This is What Frugal Looks Like: Domestic Cents

by This Is Frugal · 4 comments

in This is Frugal

This is What Frugal Looks Like is a series that highlights different ways that people can be frugal in their lives- after all, frugality doesn’t have to be drastic or just about clipping coupons. Frugality can be fun and easy. Each respondent answers the same four questions.

Today’s interview is with Nicki, from Domestic Cents.

What does frugality mean to you?

Frugality is a way of life for me, choosing to be the best steward I can with what I have. Living frugal very much fits in with the lifestyle I’ve chosen. It has less to do with money now than it did to begin with. At first I was frugal because I had to be, now it’s also because I want to be. The more I became aware of the wasteful lifestyle I was living, the more I wanted to change that.

What is something that you do that is ‘typically’ frugal?

I use coupons when grocery shopping and try to match coupons to sales to get the best deal. There’s good reason behind why it’s typical though. There is plenty of money to be saved with mindful grocery shopping.

What is something frugal that you do that is unusual?

I make all of our bread. I get strange reactions from people when they find out that I do that. I think that people believe it to be a lot harder than it is. I love that it’s frugal and better for my family, not to mention the to-die-for scent of it baking.

What are some of your long term goals that being frugal will help you to accomplish?

We intend to become debt-free, so living frugal frees up money to pay down debt. Once we become debt-free we’ll have a lot more freedom with our money and I think the frugal habits we’ve developed and embraced will help us to use what we have in a positive way. Also, I want to train my daughter and any future children to be responsible consumers and to live a lifestyle that’s less wasteful.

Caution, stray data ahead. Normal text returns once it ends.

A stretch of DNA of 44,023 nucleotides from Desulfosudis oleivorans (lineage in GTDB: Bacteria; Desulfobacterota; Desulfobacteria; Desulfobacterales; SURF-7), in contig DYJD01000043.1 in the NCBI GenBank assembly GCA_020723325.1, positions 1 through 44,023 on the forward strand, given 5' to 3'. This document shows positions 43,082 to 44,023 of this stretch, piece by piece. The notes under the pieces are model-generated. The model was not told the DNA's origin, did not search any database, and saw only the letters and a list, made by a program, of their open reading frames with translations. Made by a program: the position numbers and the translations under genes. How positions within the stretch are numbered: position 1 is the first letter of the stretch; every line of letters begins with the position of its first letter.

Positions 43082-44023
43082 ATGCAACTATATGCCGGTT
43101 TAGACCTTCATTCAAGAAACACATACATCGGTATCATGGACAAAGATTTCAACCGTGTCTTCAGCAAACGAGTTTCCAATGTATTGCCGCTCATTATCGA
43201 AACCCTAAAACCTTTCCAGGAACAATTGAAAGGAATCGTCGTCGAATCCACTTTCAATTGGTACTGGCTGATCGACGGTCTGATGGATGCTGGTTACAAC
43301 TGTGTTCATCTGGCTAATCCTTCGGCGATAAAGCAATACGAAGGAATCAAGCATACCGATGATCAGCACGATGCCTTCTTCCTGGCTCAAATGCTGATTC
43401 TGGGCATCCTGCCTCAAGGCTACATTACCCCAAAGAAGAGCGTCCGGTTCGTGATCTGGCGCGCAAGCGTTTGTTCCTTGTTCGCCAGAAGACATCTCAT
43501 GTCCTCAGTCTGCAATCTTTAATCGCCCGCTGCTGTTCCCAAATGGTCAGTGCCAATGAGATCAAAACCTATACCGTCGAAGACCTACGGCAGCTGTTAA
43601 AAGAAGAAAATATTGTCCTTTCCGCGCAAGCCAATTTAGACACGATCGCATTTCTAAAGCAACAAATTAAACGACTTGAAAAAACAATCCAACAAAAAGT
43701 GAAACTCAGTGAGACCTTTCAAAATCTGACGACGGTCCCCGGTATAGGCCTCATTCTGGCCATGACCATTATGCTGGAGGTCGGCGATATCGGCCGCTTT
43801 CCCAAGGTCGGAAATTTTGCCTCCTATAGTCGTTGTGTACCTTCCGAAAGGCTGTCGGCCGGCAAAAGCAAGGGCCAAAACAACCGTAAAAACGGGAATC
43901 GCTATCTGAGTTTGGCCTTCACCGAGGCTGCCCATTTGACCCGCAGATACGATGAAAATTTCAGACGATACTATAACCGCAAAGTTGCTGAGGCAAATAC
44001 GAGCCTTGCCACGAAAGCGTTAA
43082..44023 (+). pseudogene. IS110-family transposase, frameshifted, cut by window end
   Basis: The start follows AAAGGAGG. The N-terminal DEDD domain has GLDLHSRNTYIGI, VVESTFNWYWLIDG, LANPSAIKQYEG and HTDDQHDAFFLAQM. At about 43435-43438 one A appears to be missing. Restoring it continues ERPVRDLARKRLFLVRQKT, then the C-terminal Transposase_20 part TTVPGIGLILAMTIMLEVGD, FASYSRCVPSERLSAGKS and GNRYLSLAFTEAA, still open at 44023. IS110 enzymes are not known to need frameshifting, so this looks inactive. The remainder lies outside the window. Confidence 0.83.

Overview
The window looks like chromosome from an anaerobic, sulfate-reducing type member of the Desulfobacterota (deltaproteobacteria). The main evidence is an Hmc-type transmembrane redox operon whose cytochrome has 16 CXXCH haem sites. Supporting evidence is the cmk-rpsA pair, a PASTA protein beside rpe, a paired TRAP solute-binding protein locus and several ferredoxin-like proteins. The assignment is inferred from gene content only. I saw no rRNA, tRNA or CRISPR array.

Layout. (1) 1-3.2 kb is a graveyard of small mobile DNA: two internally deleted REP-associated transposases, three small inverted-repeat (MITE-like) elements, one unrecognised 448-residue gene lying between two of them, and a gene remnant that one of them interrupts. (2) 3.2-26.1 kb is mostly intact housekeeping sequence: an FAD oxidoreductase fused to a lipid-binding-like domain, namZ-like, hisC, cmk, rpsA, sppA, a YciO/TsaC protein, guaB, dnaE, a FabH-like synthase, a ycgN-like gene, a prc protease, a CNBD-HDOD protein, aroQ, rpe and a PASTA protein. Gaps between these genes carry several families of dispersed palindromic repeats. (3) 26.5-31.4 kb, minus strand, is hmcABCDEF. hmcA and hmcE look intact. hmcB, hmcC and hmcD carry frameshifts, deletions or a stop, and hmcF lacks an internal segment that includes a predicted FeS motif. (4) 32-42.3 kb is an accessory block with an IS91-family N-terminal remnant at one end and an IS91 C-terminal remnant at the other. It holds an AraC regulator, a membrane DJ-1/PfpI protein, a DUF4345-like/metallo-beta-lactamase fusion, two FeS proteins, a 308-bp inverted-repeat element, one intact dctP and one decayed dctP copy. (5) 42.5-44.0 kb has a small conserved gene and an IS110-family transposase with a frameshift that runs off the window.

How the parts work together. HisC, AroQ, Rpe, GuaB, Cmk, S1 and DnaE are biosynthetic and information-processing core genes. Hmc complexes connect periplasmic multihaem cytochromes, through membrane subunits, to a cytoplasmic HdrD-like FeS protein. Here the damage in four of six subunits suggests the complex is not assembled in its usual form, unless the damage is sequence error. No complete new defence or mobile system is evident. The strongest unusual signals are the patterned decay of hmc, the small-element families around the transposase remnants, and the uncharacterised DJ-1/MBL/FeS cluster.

Bio: Nicki is a wife and mom living in the rural northeast of the United States. She enjoys coffee, chocolate, sewing, baking, writing and running. She writes about her simple, frugal life at Domestic Cents.

Some of my favorite frugal posts:


1 FrugalMaman November 12, 2009

I’m right there with you Nicki, I began being frugal because we needed to be, but is indeed a way of life and I can’t imagine living any other way now.

I bake my own bread too (often with the help of a breadmaker) and recently I got a strange look from my father who was visiting, when he asked “can I get just a piece of bread” (to mop up the rest of the sauce from his meal)? I said “no, I haven’t made any.” He was confused, so I explained that we try very hard not to buy any bread and that any we have is made at home. The idea of not having a loaf of bread on hand was foreign to him.

People have asked me if we eat too much bread this way, but it’s the opposite actually. I simply don’t have the desire to supply us with fresh bread each and every day, so we eat other healthy foods like steel cut oats (breakfast) or quinoa (a family favourite) or simply fruits or vegetables.

The best part of making our own bread (other than the smell and taste and texture): being able to completely customize it, including adding veggies.

2 Kasey at Thrifty Little Blog November 12, 2009

I bet doing all of that baking saves on air fresheners as well ;). I would love to have the time to do that on my own!
.-= Kasey at Thrifty Little Blog´s last blog ..How much does your pet cost you? =-.

3 Monroe on a Budget November 14, 2009

It's pretty easy to make bread. The only difficulty I had was my electric oven was not too friendly for rising bread. So I got a breadmaker. Problem solved.
.-= Monroe on a Budget´s last blog ..Detroit News columnist writes about her husband’s layoff =-.

4 Lawrence @ CRB November 14, 2009

I've got a breadmaker and think it's wonderful! It's extremely cost effective and tastes so much better than the store bought stuff anyway.

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